Time to Forgive and Forget for UNC, No Circular Firing Squad

Michael JeeCorrespondent IMarch 16, 2010

With the ACC Tournament now a thing of the past, North Carolina will have plenty of time to reflect on how this season developed, or more aptly, fell apart.

From recent comments by coach Roy Williams and some key players—most notably, Marcus Ginyard—it appears the process has already begun.

Long before the 82-50 shellacking at Duke and last Thursday’s tournament loss, Ginyard offered some revealing words that insinuated the team never had a chance this year—that it was destined for mediocrity, or worse, failure from the start.

Shortly after the Tar Heels hosted media day, they played a preseason scrimmage against Vanderbilt, where they got throttled by 30 points.

“That scrimmage was terrible,” Ginyard said.  “That was the whole season right there in that scrimmage.  It was exactly the way this whole year has gone down.  We were playing a good team, and we weren’t ready to play when we got there.”

The loss itself was not reason enough to worry, but the way UNC lost the game should have posed a troubling sign for a young, inexperienced team that should have had the drive to prove themselves.  After all, even in the wake of lower expectations, the Tar Heels still commanded the national spotlight as defending champions.

Consequently, the team held a players only meeting to discuss what went wrong and to prevent similarly atrocities in the future, and it appeared for the non-conference leg of their season, the Tar Heels played with their embarrassing preseason episode in mind.

Then, a turning point of the worst kind occurred in December before the face-off against the College of Charleston.  At least it appears that way when you inspect UNC’s record from that point.

Some have speculated that a falling out among players happened or a few players decided to stop heeding the instructions of their coach, or some combination of both.  Others have presumed various scenarios, but in the end, everything is hearsay unless confirmed.  The only certain outcome was that the team that performed well against competitive teams, including Syracuse, disappeared after winter break.

Prior to the Charleston debacle, teamwork was still clearly not a strong suit of the Tar Heels, as I have stated in many previous stories.  North Carolina’s eventual unraveling just goes to show that a high-talent team without team chemistry is worse off than a less talented team that plays together seamlessly.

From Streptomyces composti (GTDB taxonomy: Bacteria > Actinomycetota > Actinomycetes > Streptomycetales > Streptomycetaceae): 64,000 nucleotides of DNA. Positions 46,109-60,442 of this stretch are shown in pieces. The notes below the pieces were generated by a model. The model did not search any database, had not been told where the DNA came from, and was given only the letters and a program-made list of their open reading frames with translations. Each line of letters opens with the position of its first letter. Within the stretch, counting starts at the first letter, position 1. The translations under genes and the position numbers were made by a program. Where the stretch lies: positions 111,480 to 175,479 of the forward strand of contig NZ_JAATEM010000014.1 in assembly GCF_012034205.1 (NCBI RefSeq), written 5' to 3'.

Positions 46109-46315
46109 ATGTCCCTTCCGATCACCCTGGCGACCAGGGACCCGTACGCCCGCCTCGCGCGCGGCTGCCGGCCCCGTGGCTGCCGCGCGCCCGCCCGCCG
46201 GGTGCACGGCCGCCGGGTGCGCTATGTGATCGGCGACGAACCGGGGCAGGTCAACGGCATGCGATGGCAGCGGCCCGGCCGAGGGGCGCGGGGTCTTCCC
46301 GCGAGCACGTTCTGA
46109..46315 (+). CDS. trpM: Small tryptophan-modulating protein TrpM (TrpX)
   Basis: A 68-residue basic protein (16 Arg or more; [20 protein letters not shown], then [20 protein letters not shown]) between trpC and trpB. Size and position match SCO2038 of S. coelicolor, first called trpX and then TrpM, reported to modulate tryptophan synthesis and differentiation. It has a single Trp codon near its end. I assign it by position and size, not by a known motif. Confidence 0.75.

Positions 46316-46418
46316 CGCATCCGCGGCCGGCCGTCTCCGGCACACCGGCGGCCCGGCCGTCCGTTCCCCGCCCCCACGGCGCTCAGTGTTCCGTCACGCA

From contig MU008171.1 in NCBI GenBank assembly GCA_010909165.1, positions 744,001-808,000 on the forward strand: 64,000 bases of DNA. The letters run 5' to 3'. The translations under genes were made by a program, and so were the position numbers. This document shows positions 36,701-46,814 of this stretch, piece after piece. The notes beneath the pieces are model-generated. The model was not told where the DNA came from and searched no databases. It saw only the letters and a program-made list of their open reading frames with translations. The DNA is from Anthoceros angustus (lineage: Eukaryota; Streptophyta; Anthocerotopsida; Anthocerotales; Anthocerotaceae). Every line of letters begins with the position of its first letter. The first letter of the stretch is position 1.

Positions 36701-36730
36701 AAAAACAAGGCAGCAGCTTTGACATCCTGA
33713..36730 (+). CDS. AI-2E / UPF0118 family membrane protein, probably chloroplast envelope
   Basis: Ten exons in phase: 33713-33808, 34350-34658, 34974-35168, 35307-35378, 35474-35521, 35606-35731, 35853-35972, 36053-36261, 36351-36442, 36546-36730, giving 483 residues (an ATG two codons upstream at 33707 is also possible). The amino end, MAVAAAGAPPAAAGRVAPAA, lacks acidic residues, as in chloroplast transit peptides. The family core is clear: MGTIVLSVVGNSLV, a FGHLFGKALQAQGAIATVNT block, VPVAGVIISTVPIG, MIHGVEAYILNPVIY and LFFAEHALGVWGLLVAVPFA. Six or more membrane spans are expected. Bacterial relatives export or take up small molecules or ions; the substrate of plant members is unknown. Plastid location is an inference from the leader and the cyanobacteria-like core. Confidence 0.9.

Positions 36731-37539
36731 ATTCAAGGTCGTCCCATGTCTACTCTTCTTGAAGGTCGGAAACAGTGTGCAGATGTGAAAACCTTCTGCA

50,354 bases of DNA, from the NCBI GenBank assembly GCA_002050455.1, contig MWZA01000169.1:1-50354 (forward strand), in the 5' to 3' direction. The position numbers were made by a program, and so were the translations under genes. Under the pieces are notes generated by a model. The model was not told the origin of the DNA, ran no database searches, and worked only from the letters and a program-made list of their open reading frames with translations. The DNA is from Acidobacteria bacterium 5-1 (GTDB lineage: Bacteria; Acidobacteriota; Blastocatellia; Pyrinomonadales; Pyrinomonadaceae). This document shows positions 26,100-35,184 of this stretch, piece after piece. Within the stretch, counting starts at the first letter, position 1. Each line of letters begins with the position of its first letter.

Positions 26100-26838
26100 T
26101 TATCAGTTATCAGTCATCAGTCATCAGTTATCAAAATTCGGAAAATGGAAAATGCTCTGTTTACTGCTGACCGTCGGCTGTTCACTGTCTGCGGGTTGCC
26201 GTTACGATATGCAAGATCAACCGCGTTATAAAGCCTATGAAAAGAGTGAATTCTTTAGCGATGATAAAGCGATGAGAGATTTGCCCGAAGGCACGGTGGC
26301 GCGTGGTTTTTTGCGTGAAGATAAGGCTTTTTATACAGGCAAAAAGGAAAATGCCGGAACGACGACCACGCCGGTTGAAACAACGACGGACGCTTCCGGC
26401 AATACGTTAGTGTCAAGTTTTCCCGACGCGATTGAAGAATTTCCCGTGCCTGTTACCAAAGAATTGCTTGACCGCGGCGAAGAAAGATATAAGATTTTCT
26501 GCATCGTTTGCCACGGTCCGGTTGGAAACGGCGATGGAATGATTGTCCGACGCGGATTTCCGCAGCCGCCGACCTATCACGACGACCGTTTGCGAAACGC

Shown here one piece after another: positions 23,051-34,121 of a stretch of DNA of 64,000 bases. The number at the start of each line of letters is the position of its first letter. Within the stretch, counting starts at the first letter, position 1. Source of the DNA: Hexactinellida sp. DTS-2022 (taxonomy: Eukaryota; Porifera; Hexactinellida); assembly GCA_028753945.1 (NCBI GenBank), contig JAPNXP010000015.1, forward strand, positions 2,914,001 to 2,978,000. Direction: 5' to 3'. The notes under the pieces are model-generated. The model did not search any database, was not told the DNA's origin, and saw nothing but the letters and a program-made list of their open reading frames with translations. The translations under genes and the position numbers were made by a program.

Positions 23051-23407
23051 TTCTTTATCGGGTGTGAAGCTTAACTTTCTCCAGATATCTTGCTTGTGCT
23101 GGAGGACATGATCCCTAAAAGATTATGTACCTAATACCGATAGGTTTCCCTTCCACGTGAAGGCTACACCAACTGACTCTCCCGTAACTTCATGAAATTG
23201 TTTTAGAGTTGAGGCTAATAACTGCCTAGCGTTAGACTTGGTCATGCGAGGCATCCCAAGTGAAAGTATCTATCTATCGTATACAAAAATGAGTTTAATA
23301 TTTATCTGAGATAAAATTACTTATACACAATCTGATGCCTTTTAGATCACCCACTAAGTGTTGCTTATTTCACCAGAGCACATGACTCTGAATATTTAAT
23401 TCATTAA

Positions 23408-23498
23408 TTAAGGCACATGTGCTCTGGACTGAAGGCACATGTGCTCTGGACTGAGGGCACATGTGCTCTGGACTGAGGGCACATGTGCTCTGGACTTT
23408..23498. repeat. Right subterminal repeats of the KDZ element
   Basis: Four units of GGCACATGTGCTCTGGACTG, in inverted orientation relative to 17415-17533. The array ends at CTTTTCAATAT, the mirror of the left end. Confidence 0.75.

In another bit of journalistic repetition, Williams confirmed my long-held impression that this year’s squad of UNC youngsters had a steeper, self-imposed learning curve.

“I’m tired of saying the same thing over and over and over,” said Williams.  “If you get into this University, you’re fairly intelligent.  At some point you’ve got to change.  That’s education.  At some point, you’ve got to change your behavior.”

His comments portray a team that either refused or did not have the capacity to hear constructive criticism and correct mistakes.  There was no followthrough to the point where Williams disgustingly gave up on repeating the same coaching instructions.

Now, we could debate all day long about who should bear the brunt of the blame.  Is it mostly the players fault, or is the coach responsible for keeping the team in line?  The laundry list of shortcomings is both extensive and exhaustive.

At the end of the day, both parties hold some sort of responsibility; however, I see no benefit in pointing fingers while trying to absolve others, especially if the behind-the-scenes stories of the players’ apathetic, recalcitrant behavior or Williams’ abandonment of coaching is true.

Furthermore, overanalyzing any comments from the players or coach may actually create a climate of misunderstanding or simply ignite existing tensions—even if the original intent of said comments were negative.  Assigning fault rarely rectifies apathy and noncompliance or motivates instruction.  

For everyone involved in North Carolina Tar Heels basketball—players, coach, and fans—let the past bury any hard feelings and failures of the past season.  It is time to look to the future with a clean slate with the hope of promising results.

Soon after Georgia Tech defeated UNC, freshman John Henson tweeted, “Takin it down..headed to the hill tommrow morning..... Next season starts later that evening when I go to the gym...”

Like Henson, who is already looking forward and planning ahead, the rest of Tar Heel Nation should take his lead.